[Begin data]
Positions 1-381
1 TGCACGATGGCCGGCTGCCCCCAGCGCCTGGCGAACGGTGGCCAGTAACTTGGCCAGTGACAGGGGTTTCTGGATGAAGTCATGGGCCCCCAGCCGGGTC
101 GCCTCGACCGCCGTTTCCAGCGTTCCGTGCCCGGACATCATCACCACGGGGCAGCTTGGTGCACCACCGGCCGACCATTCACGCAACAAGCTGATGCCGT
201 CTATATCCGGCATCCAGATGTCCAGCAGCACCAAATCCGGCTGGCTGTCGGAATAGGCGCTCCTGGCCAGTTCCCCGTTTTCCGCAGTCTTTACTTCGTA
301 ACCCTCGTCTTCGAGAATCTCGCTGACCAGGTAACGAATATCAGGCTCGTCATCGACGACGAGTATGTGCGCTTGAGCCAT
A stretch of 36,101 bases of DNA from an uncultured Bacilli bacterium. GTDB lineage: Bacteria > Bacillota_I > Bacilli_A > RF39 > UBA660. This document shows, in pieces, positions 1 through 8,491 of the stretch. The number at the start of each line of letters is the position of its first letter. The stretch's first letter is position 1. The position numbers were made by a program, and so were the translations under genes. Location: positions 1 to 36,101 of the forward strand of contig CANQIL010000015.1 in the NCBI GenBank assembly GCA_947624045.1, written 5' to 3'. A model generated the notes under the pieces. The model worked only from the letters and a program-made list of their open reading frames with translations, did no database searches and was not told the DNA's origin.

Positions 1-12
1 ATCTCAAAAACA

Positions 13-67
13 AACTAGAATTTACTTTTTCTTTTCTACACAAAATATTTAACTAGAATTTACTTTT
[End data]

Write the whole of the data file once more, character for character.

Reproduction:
Positions 1-381
1 TGCACGATGGCCGGCTGCCCCCAGCGCCTGGCGAACGGTGGCCAGTAACTTGGCCAGTGACAGGGGTTTCTGGATGAAGTCATGGGCCCCCAGCCGGGTC
101 GCCTCGACCGCCGTTTCCAGCGTTCCGTGCCCGGACATCATCACCACGGGGCAGCTTGGTGCACCACCGGCCGACCATTCACGCAACAAGCTGATGCCGT
201 CTATATCCGGCATCCAGATGTCCAGCAGCACCAAATCCGGCTGGCTGTCGGAATAGGCGCTCCTGGCCAGTTCCCCGTTTTCCGCAGTCTTTACTTCGTA
301 ACCCTCGTCTTCGAGAATCTCGCTGACCAGGTAACGAATATCAGGCTCGTCATCGACGACGAGTATGTGCGCTTGAGCCAT
A stretch of 36,101 bases of DNA from an uncultured Bacilli bacterium. GTDB lineage: Bacteria > Bacillota_I > Bacilli_A > RF39 > UBA660. This document shows, in pieces, positions 1 through 8,491 of the stretch. The number at the start of each line of letters is the position of its first letter. The stretch's first letter is position 1. The position numbers were made by a program, and so were the translations under genes. Location: positions 1 to 36,101 of the forward strand of contig CANQIL010000015.1 in the NCBI GenBank assembly GCA_947624045.1, written 5' to 3'. A model generated the notes under the pieces. The model worked only from the letters and a program-made list of their open reading frames with translations, did no database searches and was not told the DNA's origin.

Positions 1-12
1 ATCTCAAAAACA

Positions 13-67
13 AACTAGAATTTACTTTTTCTTTTCTACACAAAATATTTAACTAGAATTTACTTTT